Often misunderstood, the cell church movement is alive and well in Northern America. We hear about explosive growth of cell churches in Colombia and Korea, but where are the dynamic North American cell churches? This book shows how the cell church concept is working in North America and dedicates an entire chapter to examining North American churches successfully using the cell strategy for growth. The Church That Multiplies gives practical examples and instructions to implement cell church strategy. This book provides the latest statistical research about the North American church and provides solutions for pastors and lay leaders to implement these concepts for cell-based ministry.
The Church That Multiplies
Why is the cell church so attractive in the 21st century?
More and more leaders around the world are attracted to a simple form of church life, one that doesn't require huge budgets and super-talented preachers but follows the pattern of the New Testament church. I now find myself desiring a simple, reproducible, New Testament model. And I believe North America needs the same thing.
Tomorrow's cell church won't depend on large buildings or technology to make it work. It will go back to the New Testament rhythm of meeting in celebration and cell.
One reason the mega churches appear so complicated is that they are. One influential mega church in the suburbs of Los Angeles, for example, is embarking on a ten-year expansion project with a 4000-seat worship center, an artificial lake, food court, coffee house, and recreational attractions including a rock-climbing wall and jumbo video screens. The list of activities sounds like the offerings at a Club Med or a small liberal arts college: poetry workshops, creative writing, singles groups, job fairs, vocational training, musical lessons, and even auto repair clinics.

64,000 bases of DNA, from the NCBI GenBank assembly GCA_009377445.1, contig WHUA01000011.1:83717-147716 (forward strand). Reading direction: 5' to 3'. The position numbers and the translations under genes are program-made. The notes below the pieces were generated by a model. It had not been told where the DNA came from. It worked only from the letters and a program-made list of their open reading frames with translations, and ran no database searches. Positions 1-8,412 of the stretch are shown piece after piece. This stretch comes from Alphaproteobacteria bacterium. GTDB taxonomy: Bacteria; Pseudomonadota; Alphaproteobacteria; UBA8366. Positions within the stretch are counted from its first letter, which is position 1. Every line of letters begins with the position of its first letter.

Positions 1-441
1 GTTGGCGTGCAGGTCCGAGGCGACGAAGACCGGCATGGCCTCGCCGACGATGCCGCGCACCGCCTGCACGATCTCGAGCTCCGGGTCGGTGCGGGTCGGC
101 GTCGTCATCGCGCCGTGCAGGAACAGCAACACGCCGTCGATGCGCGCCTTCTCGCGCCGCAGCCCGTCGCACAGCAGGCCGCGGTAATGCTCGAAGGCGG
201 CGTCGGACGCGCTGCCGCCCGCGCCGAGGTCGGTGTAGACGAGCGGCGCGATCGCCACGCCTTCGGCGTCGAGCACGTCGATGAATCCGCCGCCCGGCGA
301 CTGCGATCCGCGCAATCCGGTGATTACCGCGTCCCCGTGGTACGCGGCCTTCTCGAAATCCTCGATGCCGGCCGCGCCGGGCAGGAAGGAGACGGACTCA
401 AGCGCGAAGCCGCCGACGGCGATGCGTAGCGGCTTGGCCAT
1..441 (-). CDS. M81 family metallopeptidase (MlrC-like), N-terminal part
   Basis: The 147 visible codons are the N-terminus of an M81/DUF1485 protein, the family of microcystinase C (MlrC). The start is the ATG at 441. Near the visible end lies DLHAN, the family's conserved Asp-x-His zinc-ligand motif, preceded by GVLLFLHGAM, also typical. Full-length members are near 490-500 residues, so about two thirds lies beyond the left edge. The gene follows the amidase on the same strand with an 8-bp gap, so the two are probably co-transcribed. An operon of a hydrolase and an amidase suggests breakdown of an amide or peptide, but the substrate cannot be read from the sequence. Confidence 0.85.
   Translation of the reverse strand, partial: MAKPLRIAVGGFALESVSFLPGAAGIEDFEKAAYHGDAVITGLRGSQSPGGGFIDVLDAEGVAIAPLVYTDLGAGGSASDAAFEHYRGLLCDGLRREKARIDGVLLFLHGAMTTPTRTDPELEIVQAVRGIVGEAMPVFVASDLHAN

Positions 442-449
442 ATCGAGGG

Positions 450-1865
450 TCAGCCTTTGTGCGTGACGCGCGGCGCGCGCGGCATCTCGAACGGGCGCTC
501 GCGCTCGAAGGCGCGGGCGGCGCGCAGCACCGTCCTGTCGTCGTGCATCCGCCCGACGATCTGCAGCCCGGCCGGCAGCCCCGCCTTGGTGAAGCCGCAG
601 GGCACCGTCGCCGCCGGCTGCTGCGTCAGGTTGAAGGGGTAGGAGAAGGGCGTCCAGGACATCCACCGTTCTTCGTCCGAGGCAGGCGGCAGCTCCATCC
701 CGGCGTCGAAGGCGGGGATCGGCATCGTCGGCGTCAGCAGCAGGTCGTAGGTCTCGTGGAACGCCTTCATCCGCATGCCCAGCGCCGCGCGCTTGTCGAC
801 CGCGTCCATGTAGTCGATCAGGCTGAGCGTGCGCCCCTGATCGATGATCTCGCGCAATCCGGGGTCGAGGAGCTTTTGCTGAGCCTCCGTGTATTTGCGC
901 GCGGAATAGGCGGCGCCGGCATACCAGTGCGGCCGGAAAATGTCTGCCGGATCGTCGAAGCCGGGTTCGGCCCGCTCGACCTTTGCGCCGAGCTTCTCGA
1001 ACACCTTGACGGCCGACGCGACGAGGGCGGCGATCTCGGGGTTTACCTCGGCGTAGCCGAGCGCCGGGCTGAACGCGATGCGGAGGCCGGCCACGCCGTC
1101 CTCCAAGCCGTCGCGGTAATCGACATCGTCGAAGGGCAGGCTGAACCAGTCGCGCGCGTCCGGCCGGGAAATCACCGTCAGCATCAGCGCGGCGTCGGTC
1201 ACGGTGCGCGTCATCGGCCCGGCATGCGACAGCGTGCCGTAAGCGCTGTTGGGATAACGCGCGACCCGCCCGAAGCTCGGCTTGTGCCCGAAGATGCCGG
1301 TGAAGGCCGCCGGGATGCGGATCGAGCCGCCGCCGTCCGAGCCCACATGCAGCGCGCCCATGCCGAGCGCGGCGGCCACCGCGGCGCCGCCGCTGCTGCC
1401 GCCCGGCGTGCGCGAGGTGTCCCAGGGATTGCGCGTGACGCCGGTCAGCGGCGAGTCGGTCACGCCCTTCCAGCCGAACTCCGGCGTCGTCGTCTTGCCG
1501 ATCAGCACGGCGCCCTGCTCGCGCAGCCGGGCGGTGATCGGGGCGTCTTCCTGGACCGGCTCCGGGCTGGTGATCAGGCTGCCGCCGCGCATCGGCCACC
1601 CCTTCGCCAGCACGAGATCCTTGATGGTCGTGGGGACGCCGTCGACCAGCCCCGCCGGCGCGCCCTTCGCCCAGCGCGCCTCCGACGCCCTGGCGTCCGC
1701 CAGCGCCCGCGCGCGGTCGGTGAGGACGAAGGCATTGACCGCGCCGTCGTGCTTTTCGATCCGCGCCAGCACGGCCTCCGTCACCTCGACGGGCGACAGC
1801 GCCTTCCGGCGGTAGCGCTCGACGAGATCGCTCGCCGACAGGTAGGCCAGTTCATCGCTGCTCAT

The beauty of a simple cell church is that it's reproducible.
What are the first steps in starting a cell church?
Cell church plants come in different varieties: mother-daughter cell church plants, satellite cell church plants, or just starting a cell from scratch.
The simplicity of cell church planting makes it exciting. Even without a supporting mother church, a church planter can simply open the first cell in a home and begin reaching non-Christians. The cell at this stage is more like a house church. The goal is to see non-Christians come to Christ, be trained through the training track, and then be sent out to lead their own cell groups.
I recommend, however, that the church planter seek to find a team of core members. Each core member should be prepared to eventually start a cell group (or perhaps start one in partnership with another core team member). Where will these core members come from? A few possibilities are the mother church, the denomination, a plea for "missionaries," or help from another church.
The core group meets together in a pilot cell for six months to one year. During that period, the pilot cell of core members practice cell life, using the four Ws as the guide for the cell (welcome, worship, Word, witness). Each core member is encouraged to get to know non-Christians in the neighborhood.